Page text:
Luke Scanlon: More clarity needed on cloud banking

The finance sector needs to take care when navigating the cloud, writes Luke Scanlon. Picture: Bertrand Langlois/AFP/Getty Images

The finance sector needs to take care when navigating the cloud, writes Luke Scanlon. Picture: Bertrand Langlois/AFP/Getty Images

Share this article
0
Have your say

Royal Bank of Scotland chief executive Ross McEwan earlier this week described RBS as “more a financial services company with good technology” than a traditional bank.

He went on to cite a new technology being piloted by RBS which allows business customers to complete a loan application in 15 minutes compared to the normal two week timeframe. McEwan also revealed that two San Francisco-based employees are tasked with scouting the market to identify technologies which will assist fintech operations.

Banks can help cloud providers understand their regulatory obligations

• READ MORE: 470 jobs at risk as RBS plans closure of 158 branches

Migrating to a new technology is a major challenge for most organisations and this is an area the banking profession is grappling with as it embraces utilising public cloud technology to roll out products and services to customers.

In a traditional non-cloud outsourcing context, detailed provisions are usually written into contracts to govern how arrangements can be terminated, what happens at the point of exit, and how transition to another provider would be enabled. Setting out clearly how these sensitive issues will be governed in an outsourcing contract can help avoid costly disputes.

200 Voices: find out more about the people who have shaped Scotland

In the banking sector, there is an extra emphasis on putting in place sound arrangements. Financial regulations require banks to ensure that they exercise due skill, care and diligence when terminating an outsourcing arrangement, and guidance issued by the Financial Conduct Authority (FCA) sets out more detail of the regulator’s expectations.

Banks must have documented exit and termination plans. They must also require cloud providers to cooperate with them and any new provider, to ensure a smooth transition of services.

• READ MORE: Yvonne Dunn: Helping finance giants navigate the cloud

The banking sector are also required to have contingencies in place to ensure they can continue providing services if a cloud provider fails, and know how they would recover data from a cloud provider’s systems. The rules are ultimately intended to ensure that banks that enter into outsourcing contracts can maintain continuity to their customers. The difficulties in establishing a compliant termination and exit regime in a public cloud context is one of seven issues identified as the main barriers to banks’ adoption of cloud-based services within a report by the British Bankers’ Association, which was produced in partnership with Pinsent Masons.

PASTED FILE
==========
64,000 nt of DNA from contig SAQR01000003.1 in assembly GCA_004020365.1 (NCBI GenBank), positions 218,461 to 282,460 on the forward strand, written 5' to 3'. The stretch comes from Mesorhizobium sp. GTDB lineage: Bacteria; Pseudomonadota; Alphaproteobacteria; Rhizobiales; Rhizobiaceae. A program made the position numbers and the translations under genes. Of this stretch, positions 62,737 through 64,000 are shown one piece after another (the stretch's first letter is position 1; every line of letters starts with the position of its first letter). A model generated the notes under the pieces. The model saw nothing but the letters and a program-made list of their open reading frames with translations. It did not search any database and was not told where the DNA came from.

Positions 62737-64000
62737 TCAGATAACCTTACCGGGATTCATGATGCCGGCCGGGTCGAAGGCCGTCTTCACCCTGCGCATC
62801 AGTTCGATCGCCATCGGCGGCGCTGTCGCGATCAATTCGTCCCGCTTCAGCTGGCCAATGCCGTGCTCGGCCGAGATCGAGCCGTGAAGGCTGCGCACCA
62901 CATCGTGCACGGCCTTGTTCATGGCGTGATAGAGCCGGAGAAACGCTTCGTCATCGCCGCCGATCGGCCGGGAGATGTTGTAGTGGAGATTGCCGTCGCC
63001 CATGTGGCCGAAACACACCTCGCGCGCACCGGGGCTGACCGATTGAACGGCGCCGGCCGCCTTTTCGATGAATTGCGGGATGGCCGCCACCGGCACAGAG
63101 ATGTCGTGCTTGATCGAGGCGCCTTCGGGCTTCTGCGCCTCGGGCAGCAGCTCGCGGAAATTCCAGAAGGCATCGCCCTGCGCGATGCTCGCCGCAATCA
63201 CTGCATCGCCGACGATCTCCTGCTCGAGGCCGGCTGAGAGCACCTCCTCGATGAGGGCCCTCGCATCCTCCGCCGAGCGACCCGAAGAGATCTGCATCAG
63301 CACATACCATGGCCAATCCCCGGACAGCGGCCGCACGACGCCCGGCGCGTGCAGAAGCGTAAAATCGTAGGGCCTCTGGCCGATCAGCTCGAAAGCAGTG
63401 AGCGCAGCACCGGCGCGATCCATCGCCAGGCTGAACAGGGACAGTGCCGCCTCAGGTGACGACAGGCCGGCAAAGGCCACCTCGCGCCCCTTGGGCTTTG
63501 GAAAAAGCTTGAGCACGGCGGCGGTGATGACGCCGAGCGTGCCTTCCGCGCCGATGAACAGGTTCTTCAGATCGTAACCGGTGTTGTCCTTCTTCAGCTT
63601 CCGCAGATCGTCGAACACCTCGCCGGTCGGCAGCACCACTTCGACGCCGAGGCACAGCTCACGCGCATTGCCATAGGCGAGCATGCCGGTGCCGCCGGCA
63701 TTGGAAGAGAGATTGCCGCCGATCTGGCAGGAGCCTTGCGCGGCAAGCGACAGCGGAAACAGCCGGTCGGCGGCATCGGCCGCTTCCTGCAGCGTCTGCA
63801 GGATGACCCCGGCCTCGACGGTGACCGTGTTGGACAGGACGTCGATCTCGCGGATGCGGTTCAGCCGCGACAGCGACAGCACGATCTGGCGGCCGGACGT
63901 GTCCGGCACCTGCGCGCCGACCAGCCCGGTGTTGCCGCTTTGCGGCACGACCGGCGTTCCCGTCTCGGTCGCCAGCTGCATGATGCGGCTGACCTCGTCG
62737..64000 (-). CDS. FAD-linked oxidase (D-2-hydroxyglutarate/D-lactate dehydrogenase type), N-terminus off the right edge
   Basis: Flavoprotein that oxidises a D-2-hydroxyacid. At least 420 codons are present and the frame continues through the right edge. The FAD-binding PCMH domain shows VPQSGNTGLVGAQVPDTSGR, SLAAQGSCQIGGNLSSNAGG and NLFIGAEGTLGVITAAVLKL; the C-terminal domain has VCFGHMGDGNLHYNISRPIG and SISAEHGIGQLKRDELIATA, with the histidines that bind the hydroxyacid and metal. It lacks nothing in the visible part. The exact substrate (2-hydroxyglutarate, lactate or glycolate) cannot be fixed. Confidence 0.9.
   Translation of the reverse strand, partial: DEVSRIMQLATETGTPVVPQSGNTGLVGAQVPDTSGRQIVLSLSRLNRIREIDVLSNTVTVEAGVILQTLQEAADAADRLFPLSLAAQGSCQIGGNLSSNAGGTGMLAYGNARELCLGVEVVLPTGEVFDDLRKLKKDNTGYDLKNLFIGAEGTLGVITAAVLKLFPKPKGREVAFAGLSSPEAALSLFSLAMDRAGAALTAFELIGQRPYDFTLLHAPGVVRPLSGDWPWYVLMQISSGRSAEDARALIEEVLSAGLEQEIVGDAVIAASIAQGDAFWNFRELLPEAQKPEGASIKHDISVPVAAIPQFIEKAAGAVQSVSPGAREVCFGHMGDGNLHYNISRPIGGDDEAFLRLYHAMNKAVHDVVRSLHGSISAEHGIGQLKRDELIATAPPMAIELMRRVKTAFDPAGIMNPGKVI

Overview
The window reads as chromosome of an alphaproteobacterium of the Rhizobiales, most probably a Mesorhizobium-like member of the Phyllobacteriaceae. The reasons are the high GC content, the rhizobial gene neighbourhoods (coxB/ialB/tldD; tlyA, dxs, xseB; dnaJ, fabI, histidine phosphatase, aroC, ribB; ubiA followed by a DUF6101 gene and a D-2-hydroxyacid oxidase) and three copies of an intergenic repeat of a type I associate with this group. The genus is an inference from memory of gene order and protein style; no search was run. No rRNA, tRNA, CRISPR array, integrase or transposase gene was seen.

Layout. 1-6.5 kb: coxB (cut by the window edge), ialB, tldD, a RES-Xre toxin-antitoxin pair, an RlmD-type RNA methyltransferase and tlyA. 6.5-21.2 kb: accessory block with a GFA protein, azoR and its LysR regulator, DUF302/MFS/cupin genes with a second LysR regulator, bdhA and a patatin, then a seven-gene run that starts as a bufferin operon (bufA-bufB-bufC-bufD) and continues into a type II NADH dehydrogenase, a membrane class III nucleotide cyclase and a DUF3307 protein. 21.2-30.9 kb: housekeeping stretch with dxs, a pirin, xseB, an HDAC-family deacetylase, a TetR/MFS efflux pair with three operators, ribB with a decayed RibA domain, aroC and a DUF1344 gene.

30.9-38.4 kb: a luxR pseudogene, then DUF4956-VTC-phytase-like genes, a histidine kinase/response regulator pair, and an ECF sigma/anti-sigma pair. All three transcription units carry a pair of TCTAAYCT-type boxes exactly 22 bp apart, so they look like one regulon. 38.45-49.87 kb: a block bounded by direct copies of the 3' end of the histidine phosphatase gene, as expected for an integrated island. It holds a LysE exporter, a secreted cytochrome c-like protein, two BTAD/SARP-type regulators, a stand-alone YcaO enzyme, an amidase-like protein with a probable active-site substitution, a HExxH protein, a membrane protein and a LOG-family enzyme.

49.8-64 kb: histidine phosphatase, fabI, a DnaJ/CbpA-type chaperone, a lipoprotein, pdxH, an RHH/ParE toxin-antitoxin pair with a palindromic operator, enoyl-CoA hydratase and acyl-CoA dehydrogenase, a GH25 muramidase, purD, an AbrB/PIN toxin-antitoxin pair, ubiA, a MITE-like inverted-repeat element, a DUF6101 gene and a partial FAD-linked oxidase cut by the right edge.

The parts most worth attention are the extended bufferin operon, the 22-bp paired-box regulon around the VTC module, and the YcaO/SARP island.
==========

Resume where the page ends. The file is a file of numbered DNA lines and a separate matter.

The Banking on Cloud report suggests cloud providers, whose contracts typically do not deal with issues of exit and transition assistance in any great detail, could look at the detailed terms commonly contained in standard non-cloud outsourcing contracts for examples of the provisions and measures they could put in place to help banks meet their obligations. To be fair, cloud providers have taken steps in other areas to make their terms more attractive to financial services firms, including more favourable provisions for banks in respect of liability. However, they have yet to reconcile their terms with the challenges banks face around their regulatory obligations on termination and exit.

Cloud providers that proactively address this issue and offer more detailed commitments on what assistance they will provide at the point a contract comes to an end or is terminated, including on what steps they will take to smooth transition of services to another provider, stand to gain a competitive advantage.

Banks can help cloud providers understand their regulatory obligations. The banking industry could work together to produce a paper to highlight these issues which, in turn, could provide guidance to cloud providers on the technical steps they could take to help. This might give banks greater comfort that sound exit, termination and transition plans are in place, and help speed up the wider adoption of cloud technology in providing smarter solutions.

Luke Scanlon is head of fintech propositions at legal firm Pinsent Masons

Click here to ‘Like’ The Scotsman Business on Facebook

Back to the top of the page